Own-brand products push strong growth for Sainsbury's

Sainsbury's showed strong growth in sales of 7% to £11.9bn over the first six months of the year compared to the same period last year, with pre-tax profit up 36.3% to £466m.

Sainsbury's: Jamie Oliver promotes Taste the Difference range
Sainsbury's: Jamie Oliver promotes Taste the Difference range

The good performance was put down to the relaunch of the Taste the Difference’range, backed by an ad campaign by AMV BBDO, and strong growth in the non-food sector.

Non-food grew at three times the rate of food, particularly the Tu non-food range, which includes clothing, and propelled Sainsbury's the UK's tenth-largest clothing retailer.

Justin King, chief executive, said: "Customer numbers are now at an all-time high of over 20 million transactions every week, which is up one million on last year – a clear indication of our growing universal customer appeal. 

"We are also pleased with the growth of our channels and services as we continue to extend our offer to more customers.  We now have over 340 convenience stores; online sales are growing by over 25%, and the bank has delivered strong profit growth"

Sainsbury's said they would focus on five areas:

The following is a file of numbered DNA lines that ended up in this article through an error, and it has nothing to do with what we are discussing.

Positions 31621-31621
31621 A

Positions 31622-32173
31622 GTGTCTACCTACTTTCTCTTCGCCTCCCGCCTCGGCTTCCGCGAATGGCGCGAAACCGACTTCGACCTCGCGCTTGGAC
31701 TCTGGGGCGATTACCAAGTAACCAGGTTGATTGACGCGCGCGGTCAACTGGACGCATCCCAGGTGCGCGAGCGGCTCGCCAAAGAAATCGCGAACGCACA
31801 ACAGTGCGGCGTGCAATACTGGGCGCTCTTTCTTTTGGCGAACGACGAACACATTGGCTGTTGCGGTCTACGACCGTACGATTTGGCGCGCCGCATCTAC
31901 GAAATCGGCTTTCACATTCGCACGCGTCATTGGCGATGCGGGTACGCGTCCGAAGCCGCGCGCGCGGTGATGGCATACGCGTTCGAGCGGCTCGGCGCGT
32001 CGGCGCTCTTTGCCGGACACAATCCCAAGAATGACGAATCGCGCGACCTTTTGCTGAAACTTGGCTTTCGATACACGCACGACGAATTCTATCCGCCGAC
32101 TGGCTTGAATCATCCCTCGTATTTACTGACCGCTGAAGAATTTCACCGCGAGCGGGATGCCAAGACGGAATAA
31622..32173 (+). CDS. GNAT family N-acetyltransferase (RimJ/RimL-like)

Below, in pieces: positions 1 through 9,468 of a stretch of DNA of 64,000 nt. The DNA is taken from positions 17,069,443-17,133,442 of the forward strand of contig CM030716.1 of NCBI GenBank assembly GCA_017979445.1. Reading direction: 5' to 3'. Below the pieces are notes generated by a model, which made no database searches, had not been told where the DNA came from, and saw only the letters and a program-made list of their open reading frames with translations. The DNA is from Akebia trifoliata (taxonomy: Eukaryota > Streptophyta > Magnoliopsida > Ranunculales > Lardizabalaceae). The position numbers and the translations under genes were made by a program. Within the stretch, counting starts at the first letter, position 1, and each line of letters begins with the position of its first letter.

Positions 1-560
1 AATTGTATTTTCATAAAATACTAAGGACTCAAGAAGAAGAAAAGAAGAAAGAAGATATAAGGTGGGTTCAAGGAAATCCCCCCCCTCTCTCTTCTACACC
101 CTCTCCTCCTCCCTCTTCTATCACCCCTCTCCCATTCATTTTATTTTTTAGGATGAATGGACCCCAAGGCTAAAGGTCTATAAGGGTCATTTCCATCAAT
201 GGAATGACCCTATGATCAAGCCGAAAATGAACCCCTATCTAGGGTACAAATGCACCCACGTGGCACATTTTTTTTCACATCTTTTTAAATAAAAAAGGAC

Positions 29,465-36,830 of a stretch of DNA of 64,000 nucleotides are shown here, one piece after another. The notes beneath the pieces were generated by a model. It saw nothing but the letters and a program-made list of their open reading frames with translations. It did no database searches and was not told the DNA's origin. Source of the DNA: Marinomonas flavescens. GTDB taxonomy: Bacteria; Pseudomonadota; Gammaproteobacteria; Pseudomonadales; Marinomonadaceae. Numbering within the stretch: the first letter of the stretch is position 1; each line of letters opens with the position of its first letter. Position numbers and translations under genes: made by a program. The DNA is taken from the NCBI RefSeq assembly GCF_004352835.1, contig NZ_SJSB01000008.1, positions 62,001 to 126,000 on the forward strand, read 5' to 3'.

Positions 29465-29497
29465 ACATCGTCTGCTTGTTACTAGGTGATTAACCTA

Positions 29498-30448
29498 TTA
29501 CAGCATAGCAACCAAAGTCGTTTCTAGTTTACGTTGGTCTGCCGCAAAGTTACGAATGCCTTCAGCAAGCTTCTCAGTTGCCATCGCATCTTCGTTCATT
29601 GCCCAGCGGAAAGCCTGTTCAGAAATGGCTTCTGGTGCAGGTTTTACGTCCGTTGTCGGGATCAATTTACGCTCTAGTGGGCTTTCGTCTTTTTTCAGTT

• Food pricing and quality
• Accelerating the growth of non-food and services
• Rolling out new retail channels
• Growing supermarket space
• Property management

King said: "As we enter the second half, we expect the economic environment to remain challenging.  We remain confident that our universal customer appeal, combined with our strong space growth momentum, means we are in a good position to perform well in this environment."

Gemma Lovelock, retail analyst at TLC Marketing Worldwide, said: "Sainsbury's results reflect an entrenched stay-at-home culture that has been growing for the past two to three years. People are not just eating more at home, they are also socialising and entertaining more at home, and the supermarkets generally are benefiting from this behavioural shift.

"Although the wider retail sector is struggling, as reflected by October's BRC retail figures, the supermarkets are the winners by default, because food is a necessity not a luxury."

She added: "Instead of spending money on big-ticket items on the high street, consumers are spending more on premium food products in the supermarkets, and indulging in good food at home rather than eating out," she said.

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